When Pablo first told me that we were heading to the Isle of Lewis in the Outer Hebrides for a family trip to celebrate his mum’s birthday my first thought was: that’s FARRRR. Which wasn’t wrong, but the almost 800 miles from London was so worth the trek.
After a couple of nights in Glasgow and Dundee we made the trip to Ullapool and hopped on the ferry, it took 2.5 hours but was a comfortable ride. Arriving in the dark is mysterious in most places but even more so in Lewis; with hardly any light pollution we drove in the pitch dark, reaching our cute cottages after about 45 minutes. We grabbed a wine and bunked down for the night, excited to see where the hell I was when the sun rose. Opening the door to our blackhouse in the morning, I couldn’t believe my eyes – we were in a tiny village that had been preserved in time sandwiched between a pebble beach and cliff faces.
This feeling of surprise and awe did not stop from the moment I stepped outside. Lewis was like being on another planet with stark rock faces, mountains, fields, lochs, and stunning beaches; all steeped in history this little island had surpassed any expectations.
Gearrannan Blackhouse Village
I was lucky enough to call one of these little stone cottages my home for three nights. This unique self-catered accommodation felt like living in history, the cottages have been modernised (so you no longer have to sleep under the same roof as the animals) and the peat fire is now funnelled through a chimney instead of the thatching; yet sitting, sharing food, and chatting away around the stove made me feel like we were not too far removed from the original dwellers.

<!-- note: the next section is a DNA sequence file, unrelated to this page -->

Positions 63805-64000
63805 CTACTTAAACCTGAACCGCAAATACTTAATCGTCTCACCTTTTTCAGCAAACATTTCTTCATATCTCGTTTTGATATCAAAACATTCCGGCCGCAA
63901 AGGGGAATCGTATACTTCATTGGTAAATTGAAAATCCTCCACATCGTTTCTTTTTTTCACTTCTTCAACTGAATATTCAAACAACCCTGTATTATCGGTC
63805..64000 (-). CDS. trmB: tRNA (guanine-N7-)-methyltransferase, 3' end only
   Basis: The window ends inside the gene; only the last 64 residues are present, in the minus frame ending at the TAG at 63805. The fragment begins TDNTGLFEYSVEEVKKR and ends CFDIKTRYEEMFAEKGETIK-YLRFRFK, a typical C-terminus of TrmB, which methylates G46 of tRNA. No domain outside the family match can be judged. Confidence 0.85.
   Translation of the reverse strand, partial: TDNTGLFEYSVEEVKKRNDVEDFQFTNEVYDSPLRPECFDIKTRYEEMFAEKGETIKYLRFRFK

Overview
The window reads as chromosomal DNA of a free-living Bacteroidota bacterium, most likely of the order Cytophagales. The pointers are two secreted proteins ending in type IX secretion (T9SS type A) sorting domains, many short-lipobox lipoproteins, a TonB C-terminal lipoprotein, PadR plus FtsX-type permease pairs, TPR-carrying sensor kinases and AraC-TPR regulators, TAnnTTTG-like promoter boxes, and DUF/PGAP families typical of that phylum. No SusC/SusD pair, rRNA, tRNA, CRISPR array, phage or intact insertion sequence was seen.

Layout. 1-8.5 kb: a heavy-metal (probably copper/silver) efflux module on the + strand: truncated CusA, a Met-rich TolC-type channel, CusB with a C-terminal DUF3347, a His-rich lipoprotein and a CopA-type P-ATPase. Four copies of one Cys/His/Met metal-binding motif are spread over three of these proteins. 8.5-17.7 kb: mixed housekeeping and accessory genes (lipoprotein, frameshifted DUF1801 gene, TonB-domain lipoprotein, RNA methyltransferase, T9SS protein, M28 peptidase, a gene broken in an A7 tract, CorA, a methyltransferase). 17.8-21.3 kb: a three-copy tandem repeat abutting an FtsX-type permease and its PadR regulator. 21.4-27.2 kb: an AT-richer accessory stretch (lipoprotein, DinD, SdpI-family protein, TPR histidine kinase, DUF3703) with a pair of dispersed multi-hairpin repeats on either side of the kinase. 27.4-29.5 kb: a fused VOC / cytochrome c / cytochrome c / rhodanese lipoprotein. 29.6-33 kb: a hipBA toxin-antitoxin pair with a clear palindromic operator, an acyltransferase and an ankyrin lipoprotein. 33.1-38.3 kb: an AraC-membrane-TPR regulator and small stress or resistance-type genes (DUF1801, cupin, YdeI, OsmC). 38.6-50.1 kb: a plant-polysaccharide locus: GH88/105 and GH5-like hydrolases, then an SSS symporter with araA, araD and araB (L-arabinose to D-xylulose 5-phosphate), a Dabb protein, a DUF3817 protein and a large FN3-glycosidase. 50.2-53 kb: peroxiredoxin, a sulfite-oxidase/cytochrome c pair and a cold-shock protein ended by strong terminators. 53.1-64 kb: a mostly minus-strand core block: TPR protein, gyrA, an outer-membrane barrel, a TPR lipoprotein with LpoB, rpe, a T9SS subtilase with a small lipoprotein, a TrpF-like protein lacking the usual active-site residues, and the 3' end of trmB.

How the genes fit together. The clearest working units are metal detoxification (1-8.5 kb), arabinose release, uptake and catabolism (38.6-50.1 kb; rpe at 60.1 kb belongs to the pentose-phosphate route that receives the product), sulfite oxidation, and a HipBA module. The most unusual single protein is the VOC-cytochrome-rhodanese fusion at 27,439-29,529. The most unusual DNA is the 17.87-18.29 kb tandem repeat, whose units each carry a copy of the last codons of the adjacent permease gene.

Our holiday lettings were private but the Blackhouse Village is open for visitors who want to learn more about crofting life and traditional activities, including the weaving of harris tweed. If history is not your thing then the location itself is worth a visit with the Atlantic on your doorstep and clifftops walks with incredible views that make you feel as if you are on the edge of the earth.
Staying in the Blackhouses was such a memorable experience and though there was plenty literally on our doorstep it was also an ideal location for exploring close by Callanish Standing Stones and Carloway Broch.
Another thing which I can’t believe was a plus point was a lack of wifi and phone signal, which meant that we could have a family catch up with no distractions and also helped me to stick with the living more offline promised I made to myself.
Callanish Standing Stones
So, originally I was super excited for a trip to the Callanish Standing Stones because a picture of them has been on my bank card for the past 10 years but there was so much more to learn.
There is much mystery surrounding these Neolithic stones which have stood for over 5000 years; many stories of why, and how, the stones came to stand on Lewis have emerged, many believing that they were used for rituals involving the moon, stars and jagged hills in the distance. Many think that the purpose of the stones was to be an astronomical calendar as every 18.61 Earth cycles the moon is low enough that it looks like it dances over the distant hills creating a silhouette of a women known as “Cailleach na Mointeach” and has been interpreted as a visit from Gods.